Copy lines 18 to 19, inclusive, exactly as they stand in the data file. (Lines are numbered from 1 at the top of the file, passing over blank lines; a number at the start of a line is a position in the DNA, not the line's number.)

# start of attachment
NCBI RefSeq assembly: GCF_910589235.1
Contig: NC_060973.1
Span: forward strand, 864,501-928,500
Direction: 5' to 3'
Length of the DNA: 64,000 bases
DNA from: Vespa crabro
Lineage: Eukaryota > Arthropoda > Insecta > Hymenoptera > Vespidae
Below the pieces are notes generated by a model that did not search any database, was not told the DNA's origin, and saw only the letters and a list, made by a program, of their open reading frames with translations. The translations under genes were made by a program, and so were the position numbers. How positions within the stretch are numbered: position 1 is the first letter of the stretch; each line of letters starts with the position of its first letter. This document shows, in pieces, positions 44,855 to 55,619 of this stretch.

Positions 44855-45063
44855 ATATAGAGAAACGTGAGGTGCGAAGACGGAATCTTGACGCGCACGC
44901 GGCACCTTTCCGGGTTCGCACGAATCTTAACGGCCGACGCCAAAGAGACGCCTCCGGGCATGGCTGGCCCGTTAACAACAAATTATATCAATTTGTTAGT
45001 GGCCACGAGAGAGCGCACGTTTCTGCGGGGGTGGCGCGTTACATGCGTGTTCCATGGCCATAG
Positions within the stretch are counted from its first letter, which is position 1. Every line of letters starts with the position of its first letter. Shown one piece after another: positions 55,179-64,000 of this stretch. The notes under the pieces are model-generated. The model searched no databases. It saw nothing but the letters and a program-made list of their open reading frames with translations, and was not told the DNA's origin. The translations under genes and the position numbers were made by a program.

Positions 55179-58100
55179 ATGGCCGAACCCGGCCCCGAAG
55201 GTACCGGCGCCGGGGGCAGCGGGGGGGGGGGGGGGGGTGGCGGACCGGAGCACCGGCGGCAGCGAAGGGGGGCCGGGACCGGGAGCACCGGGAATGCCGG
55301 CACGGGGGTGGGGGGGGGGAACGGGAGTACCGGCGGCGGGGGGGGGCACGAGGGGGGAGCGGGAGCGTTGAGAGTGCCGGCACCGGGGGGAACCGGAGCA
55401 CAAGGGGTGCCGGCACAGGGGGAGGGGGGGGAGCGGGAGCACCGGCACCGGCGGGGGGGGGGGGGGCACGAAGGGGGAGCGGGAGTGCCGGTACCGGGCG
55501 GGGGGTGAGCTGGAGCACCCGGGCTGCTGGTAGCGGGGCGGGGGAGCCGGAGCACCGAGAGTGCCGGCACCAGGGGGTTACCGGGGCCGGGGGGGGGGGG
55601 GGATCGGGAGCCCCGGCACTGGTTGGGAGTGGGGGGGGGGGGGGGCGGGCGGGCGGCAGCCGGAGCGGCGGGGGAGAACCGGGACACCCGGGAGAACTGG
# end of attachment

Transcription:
55401 CAAGGGGTGCCGGCACAGGGGGAGGGGGGGGAGCGGGAGCACCGGCACCGGCGGGGGGGGGGGGGGCACGAAGGGGGAGCGGGAGTGCCGGTACCGGGCG
55501 GGGGGTGAGCTGGAGCACCCGGGCTGCTGGTAGCGGGGCGGGGGAGCCGGAGCACCGAGAGTGCCGGCACCAGGGGGTTACCGGGGCCGGGGGGGGGGGG